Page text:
But the heart [sic] and soul [sic] of the thing is all on Fegley and De Niro, who are the objects of all the film's main comic setpieces, which are basically all it has in lieu of a meaningfully-developed storyline. It's a startlingly meanspirited film, doing such a good job of convincing us of Peter's bottomless well of resentment for his grandfather, through the enthusiastic  joy with which he concocts new ways of tormenting Ed both physically and emotionally, that it starts to lose the thread on where "sad kid dealing with stress" ends and "tween psychopath relishing the damage he causes" begins. Maybe if the film wasn't so shaggy in its pacing, so anxious to hand out lots of low-key character moments in between the jokes, they wouldn't feel so tone-deaf. And maybe if Hill had put literally any energy into trying to make Fegley and De Niro were acting in remotely the same emotional registers in something resembling the same movie, enough to get some kind of spark of familial sweetness between them, it would feel like their behavior as coming from something other than bored malice.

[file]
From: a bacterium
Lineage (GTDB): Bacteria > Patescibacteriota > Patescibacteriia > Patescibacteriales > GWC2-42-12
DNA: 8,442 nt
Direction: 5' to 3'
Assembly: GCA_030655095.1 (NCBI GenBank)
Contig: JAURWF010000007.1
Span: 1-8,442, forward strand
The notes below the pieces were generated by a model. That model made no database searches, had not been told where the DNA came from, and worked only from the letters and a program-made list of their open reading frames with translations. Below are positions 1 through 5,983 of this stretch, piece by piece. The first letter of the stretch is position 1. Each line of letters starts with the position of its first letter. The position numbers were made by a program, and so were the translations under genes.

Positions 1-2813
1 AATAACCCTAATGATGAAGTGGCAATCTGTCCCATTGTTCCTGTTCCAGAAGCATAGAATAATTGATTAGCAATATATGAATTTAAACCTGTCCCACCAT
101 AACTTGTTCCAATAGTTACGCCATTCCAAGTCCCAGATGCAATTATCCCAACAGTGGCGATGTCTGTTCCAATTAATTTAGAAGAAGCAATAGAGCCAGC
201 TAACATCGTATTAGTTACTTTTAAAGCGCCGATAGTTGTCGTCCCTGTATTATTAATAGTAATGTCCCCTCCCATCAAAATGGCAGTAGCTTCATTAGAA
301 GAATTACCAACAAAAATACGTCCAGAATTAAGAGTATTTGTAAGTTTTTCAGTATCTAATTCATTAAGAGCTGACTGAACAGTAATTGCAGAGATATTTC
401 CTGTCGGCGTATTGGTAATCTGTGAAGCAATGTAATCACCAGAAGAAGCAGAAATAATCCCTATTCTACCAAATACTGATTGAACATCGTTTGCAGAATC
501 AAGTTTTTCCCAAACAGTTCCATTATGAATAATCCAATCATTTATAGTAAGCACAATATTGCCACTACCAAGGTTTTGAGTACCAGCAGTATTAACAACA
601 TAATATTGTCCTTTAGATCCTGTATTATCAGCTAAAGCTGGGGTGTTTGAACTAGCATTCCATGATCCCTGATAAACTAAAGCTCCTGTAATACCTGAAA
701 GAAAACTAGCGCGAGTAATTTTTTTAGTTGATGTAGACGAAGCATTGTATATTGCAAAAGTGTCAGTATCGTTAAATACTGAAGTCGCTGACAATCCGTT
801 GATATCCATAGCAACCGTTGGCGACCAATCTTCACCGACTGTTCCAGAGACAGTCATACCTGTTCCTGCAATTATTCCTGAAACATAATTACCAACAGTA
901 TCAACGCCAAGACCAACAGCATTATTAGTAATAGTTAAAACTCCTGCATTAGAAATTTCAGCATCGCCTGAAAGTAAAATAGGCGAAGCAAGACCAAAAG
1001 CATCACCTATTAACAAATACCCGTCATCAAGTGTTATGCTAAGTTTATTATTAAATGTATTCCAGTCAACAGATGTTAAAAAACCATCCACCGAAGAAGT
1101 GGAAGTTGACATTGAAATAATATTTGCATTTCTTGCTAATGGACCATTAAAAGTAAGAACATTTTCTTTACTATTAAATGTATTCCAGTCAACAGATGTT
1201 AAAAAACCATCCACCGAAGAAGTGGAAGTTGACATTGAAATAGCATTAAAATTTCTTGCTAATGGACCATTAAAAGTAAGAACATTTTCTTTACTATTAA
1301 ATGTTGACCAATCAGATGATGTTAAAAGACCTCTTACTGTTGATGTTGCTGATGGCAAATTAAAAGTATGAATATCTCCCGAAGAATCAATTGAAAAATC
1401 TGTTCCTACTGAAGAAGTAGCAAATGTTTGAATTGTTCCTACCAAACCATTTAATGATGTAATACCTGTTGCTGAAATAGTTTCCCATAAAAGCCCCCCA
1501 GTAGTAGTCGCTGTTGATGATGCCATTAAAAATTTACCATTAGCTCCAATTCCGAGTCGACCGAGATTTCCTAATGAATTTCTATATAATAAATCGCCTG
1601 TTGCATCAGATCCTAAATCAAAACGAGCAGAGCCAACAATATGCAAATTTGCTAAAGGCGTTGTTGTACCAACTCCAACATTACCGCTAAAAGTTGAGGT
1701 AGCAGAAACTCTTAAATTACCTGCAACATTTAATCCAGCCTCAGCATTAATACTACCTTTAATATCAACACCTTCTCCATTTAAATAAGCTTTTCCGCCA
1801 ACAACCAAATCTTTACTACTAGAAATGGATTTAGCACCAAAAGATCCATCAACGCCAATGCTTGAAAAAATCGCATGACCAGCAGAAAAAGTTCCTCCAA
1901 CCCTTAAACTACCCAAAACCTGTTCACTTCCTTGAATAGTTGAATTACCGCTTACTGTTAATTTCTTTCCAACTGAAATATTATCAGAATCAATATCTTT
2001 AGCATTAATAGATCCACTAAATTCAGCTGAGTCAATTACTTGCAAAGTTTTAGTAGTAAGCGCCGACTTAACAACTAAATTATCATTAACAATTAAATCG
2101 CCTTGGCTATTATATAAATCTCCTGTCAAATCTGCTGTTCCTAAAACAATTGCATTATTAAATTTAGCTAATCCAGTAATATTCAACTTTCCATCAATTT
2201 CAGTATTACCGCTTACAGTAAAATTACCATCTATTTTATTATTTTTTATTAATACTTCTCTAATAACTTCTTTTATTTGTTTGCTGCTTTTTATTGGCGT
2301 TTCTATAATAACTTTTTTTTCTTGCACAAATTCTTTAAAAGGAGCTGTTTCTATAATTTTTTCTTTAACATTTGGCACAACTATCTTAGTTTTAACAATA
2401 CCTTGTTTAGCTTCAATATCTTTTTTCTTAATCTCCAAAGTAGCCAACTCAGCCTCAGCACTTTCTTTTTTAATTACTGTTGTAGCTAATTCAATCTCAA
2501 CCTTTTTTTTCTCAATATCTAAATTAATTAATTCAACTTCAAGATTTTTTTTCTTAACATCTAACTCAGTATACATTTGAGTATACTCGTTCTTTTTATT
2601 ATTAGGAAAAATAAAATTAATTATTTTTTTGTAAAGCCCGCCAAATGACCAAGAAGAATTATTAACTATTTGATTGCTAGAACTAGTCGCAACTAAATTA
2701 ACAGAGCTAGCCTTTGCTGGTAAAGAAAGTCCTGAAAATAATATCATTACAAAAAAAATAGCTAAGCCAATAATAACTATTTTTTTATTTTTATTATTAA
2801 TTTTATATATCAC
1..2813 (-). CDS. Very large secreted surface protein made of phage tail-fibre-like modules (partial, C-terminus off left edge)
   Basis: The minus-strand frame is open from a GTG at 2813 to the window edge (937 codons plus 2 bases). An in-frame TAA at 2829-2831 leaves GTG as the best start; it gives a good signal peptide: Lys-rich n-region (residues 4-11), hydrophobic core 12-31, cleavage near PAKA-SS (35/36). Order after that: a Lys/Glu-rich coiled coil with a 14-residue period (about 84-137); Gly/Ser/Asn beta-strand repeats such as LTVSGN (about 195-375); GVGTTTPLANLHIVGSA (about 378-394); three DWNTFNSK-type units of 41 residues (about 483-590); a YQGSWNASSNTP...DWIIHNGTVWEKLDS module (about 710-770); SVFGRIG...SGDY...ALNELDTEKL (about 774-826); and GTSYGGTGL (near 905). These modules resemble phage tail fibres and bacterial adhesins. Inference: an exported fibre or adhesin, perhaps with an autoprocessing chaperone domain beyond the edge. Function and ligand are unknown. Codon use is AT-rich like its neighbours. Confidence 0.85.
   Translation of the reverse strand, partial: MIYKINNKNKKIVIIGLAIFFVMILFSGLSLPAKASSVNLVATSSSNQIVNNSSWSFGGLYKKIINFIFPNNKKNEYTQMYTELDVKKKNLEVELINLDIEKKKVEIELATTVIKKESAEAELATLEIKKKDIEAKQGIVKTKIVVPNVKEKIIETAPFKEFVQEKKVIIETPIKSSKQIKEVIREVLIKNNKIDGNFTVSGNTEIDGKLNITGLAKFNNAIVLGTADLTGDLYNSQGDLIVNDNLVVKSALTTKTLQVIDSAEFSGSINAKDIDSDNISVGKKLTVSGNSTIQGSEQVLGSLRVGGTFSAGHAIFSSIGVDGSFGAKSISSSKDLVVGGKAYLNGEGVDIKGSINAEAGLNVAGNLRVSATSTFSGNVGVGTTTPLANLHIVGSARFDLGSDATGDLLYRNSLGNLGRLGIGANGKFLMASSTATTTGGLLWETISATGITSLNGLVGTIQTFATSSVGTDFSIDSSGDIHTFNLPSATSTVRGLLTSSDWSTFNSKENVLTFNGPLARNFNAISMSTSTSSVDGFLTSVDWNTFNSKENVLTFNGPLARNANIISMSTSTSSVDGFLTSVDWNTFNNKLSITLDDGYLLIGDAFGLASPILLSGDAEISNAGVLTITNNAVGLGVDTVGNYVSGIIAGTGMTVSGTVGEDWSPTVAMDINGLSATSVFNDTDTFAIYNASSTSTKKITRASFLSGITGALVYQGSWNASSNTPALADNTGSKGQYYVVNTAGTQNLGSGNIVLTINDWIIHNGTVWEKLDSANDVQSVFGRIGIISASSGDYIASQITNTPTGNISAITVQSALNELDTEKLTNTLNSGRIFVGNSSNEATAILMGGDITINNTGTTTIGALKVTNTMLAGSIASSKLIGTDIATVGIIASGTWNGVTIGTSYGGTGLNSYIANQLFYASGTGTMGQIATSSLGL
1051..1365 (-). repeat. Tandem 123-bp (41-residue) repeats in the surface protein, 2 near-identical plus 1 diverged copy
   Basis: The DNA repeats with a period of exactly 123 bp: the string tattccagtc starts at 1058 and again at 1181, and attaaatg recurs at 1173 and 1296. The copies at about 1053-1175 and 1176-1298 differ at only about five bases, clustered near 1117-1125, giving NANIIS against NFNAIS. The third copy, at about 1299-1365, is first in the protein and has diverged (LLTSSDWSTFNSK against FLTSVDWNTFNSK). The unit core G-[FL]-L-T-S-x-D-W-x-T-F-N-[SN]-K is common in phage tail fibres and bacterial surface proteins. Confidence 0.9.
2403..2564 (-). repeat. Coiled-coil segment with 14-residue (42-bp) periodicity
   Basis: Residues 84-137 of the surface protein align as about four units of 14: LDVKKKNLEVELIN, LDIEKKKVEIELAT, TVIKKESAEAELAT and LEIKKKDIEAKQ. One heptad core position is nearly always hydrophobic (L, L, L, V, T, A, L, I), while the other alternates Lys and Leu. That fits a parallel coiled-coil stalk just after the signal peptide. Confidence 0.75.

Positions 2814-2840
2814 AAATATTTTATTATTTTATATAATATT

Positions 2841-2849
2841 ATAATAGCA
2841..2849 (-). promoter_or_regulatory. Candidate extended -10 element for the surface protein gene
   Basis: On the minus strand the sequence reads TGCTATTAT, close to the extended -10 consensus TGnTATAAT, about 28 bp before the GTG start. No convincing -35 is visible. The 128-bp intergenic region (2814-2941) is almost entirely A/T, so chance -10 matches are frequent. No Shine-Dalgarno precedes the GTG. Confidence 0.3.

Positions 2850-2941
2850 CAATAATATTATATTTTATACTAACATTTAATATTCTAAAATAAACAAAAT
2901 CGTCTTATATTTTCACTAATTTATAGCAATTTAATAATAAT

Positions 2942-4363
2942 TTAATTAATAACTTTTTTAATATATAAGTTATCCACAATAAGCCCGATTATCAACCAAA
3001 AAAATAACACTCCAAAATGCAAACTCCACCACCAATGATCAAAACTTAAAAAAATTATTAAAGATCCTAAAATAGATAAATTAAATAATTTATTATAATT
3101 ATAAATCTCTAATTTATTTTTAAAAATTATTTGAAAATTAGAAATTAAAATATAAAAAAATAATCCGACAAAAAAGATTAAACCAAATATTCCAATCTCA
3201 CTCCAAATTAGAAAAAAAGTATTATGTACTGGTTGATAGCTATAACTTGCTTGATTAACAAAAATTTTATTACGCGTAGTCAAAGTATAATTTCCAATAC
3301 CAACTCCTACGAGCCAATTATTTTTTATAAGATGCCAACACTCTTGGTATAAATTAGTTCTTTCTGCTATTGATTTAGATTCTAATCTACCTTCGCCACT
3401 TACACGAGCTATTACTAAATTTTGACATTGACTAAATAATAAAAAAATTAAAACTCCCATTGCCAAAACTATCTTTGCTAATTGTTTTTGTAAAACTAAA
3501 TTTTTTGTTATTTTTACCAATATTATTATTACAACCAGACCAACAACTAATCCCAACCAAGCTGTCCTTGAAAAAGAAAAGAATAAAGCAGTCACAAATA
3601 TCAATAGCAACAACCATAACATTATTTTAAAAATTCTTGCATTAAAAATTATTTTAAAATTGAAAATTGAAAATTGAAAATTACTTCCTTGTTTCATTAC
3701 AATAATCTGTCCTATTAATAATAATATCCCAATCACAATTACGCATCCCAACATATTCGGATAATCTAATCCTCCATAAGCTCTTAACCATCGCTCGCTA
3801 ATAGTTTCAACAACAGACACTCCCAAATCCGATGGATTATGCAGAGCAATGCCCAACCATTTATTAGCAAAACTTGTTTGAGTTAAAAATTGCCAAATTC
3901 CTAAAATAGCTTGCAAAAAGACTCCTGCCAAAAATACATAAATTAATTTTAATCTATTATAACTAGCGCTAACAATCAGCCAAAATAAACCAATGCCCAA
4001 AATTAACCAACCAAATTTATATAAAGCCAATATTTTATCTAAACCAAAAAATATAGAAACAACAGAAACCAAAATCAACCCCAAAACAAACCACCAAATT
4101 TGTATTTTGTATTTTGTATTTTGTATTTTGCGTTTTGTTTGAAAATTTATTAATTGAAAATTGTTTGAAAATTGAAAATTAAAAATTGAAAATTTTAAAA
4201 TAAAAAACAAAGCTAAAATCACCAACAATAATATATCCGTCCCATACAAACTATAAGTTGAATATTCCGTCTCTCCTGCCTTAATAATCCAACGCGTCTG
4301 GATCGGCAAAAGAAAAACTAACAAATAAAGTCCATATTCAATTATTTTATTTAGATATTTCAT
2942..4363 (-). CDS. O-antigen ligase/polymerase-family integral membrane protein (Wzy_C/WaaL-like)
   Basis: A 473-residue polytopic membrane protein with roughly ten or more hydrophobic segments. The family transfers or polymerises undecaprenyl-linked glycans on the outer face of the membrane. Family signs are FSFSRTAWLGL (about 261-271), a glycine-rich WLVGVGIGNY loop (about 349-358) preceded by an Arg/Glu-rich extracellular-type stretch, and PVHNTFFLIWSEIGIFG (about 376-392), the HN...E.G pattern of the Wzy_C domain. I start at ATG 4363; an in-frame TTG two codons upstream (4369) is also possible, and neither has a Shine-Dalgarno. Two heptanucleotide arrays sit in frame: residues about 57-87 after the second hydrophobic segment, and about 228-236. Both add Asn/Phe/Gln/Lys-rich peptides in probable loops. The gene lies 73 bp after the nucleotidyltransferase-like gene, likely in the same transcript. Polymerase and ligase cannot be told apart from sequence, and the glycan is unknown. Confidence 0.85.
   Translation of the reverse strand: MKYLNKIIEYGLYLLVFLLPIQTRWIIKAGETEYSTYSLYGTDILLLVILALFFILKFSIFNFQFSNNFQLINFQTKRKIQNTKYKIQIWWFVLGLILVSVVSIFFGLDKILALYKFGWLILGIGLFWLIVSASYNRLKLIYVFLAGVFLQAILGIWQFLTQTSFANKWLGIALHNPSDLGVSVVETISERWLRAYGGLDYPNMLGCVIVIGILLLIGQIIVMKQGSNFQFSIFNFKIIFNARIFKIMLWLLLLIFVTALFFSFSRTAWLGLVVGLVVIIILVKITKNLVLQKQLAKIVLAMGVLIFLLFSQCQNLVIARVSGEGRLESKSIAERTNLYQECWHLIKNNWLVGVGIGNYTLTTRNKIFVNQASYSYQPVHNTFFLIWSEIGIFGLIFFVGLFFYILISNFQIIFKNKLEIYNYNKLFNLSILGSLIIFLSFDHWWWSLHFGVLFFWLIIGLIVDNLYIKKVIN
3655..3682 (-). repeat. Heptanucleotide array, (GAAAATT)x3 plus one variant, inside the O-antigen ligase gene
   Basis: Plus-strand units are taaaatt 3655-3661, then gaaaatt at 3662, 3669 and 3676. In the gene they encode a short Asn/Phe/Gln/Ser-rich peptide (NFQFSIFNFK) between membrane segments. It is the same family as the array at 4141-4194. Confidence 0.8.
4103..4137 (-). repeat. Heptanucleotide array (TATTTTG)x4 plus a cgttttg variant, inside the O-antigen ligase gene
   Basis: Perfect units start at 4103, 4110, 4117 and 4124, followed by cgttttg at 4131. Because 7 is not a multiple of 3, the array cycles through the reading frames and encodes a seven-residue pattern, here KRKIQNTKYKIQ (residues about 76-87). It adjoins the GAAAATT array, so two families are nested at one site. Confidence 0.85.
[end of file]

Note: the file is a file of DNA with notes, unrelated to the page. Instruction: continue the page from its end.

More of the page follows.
But none of this happens, so we keep getting this ungainly, ugly, depressing hybridisation of a playful family dramedy and over-the-top physical humor that is bound solely by the rules of cartoon logic. And then over there on the planet Mars, Thurman mugging and hamming away like a silent movie clown. Any one of these approaches might have worked - might have at least ended up with something harmlessly annoying, the kind of thing parents drift off during while their kids dutifully force themselves to laugh at all the things marked out as comedy - but all of them together turns The War with Grandpa into a perversely dismal experience.